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VARIETIES, LITERARY and PHILOSOPHICAL ; including Votices of Works.in Hand,
Domestic and Foreign. MR. AIKIN has prepared for the press, models, have been distributed by the
a. Journal of a Tour through the French government throughout the greater part of North Wales, and part schools of the departments.. of Shropshire, with various observations The French Literary Journals ex. ir mineralogy, and other branches of na- press confident hopes, that fome of the rural history
literati of the University of Oxford will Lord MOUNTMORRES has set an ex. present the world with remarks, illuftracellent example to opulent authors, by. wions, &c. of the important Herculaneum presenting the profits of his late history of MSS. now in the library of Chrilt the Irish Parliament to the LITERARY Church. FUND.
The author of the new Pasigraphy, Mr. Nitsch has announced his in- without explaining precisely the nature tention to commence, in January, a course of his invention, has publiihed, in the of Twelve Lectures on the natural con- Parisian Journals, an idea of it by the ftitution of the human mind, according following comparison : " It will be with to the principles laid down in his “Geo Paligraphy,” says he," as with Geoneral and Introductory View of Profeffor graphy, where a certain point of interKant's Philofophy.
fection denotes a town, or an island. Let The Fourth Part, being the last, of the town, &c. be called either ConstanMr. HUTCHINSON's valuable History of tinople or Stumboul, Londres or London, the County of Cumberland, will be pub. Paris or. Parigi,, Ratisbonne or Regenlished in the course of the winter. It bourg, La Haye or S'graven Hagen, &c. has been delayed fome time by the great those who can take at the firit glance quantity of interesting matter which has the longitude and latitude, will immelately come to hand, and by the number diately name the country, the provinces of additional plates which are in the and the place, every one in his own lanhands of the engraver. In the compila- guage.” tion of this work from original and va- The Grand Duke of TUSCANY liat luable fources, without disregarding anti- contented to give the impressions of the quities and genealogies, particular atten. engraved stones of the gallery of Florion has been paid to the more practical rence, in exchange for the impressions and useful fubjects of agriculture, manu.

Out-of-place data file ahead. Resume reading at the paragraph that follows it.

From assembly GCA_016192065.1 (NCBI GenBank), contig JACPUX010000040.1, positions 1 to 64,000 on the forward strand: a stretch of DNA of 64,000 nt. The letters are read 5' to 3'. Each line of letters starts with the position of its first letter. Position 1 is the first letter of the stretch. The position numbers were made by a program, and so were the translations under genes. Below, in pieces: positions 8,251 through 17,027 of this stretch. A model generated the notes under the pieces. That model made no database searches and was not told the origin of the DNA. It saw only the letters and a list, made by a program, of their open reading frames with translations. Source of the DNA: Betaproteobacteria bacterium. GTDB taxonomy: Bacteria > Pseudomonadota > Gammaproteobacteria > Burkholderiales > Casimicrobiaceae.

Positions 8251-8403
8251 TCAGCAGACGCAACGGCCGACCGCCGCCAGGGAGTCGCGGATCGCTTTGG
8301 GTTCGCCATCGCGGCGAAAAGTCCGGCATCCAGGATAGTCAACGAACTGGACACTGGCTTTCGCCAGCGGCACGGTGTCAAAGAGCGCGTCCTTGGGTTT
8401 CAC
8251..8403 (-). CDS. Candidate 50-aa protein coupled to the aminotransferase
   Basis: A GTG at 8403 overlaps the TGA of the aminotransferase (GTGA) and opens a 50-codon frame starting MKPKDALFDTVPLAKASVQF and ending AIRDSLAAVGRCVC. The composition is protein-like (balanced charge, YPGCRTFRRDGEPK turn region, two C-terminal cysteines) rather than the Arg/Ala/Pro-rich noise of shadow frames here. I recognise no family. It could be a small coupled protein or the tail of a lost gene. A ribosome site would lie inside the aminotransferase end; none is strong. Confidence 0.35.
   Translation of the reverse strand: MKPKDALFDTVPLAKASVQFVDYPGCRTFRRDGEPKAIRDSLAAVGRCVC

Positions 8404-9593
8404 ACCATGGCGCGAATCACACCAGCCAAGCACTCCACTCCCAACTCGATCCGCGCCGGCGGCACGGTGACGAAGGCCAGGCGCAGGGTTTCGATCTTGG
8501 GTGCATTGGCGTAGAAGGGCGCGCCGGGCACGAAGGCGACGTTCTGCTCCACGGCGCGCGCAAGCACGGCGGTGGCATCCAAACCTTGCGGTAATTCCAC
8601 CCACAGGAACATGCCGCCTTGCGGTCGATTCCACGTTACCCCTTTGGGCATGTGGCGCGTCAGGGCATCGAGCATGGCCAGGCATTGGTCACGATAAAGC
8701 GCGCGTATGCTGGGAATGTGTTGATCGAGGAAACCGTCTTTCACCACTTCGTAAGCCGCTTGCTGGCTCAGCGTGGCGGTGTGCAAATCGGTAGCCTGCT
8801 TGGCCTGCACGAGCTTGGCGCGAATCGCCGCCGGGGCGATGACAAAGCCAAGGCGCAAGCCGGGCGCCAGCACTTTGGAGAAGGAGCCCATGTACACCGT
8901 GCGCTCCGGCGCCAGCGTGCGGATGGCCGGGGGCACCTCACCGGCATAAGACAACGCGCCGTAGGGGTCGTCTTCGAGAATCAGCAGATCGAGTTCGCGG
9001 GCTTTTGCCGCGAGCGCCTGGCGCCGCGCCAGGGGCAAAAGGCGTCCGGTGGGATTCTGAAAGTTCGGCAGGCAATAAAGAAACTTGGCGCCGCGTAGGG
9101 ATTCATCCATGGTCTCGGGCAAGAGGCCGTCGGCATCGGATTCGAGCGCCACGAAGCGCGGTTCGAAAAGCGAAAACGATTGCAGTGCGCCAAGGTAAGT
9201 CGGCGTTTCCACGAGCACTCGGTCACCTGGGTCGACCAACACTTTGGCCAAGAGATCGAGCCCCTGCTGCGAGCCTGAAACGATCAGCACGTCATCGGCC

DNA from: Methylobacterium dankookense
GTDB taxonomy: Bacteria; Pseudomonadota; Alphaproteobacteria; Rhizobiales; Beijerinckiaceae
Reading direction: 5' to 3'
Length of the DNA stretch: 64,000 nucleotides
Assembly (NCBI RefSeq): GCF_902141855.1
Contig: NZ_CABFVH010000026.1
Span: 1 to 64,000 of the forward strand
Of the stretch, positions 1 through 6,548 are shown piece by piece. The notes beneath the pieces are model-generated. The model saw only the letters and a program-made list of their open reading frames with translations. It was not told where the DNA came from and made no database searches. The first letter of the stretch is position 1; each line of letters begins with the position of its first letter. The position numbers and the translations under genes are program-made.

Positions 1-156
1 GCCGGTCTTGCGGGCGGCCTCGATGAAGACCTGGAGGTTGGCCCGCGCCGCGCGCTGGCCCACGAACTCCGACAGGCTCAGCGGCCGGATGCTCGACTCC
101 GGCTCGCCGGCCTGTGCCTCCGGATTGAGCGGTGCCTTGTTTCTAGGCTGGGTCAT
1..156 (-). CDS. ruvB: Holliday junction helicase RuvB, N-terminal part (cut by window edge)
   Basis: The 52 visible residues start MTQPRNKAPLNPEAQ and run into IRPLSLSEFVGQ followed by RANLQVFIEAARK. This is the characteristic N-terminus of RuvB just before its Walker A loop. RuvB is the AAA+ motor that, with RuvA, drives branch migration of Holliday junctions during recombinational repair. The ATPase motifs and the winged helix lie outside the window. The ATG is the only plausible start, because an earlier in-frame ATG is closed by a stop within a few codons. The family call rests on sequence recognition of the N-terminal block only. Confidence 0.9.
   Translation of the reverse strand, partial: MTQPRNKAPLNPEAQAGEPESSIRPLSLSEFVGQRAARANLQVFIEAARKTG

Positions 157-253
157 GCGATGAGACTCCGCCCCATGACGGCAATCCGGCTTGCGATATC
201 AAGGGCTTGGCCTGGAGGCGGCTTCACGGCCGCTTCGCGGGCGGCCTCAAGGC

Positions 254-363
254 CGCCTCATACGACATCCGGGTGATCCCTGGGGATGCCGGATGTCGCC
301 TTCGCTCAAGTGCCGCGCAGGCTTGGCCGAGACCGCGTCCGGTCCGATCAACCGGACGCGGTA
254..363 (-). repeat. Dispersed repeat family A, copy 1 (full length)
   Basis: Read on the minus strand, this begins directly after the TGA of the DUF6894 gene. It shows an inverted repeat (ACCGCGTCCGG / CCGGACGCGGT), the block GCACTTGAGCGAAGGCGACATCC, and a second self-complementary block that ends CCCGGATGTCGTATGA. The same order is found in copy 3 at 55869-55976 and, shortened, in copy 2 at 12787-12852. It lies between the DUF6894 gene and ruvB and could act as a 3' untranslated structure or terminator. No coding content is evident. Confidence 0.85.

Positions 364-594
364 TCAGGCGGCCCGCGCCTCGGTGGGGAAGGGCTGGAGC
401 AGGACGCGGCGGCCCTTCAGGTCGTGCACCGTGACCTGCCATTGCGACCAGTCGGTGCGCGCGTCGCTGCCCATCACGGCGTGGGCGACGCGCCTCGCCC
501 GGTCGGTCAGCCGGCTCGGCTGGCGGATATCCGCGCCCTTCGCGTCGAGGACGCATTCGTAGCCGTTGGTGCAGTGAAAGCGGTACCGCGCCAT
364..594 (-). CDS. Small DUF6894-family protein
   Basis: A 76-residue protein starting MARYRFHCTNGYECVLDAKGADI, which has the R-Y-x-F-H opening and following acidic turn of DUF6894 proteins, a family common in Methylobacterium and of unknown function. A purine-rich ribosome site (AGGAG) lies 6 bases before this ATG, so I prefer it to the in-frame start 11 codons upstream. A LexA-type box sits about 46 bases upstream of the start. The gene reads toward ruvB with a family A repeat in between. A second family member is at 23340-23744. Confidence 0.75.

of those of the cabinet of antiquities in factures, botany, and mineralogy, which the National Library, at Paris. The latter is a very importaj
rtant article in the Florence collection is perhaps the finest history of that county. The public are existing. indebted for the work to Mr. JOLLIE, COULOMB, a Physician in the French a respectable bookseller at Carline, who, Marine, has lately presented to the goduring fix years, has carried it on at a vernment, a considerable Herbary, col. very heavy expence.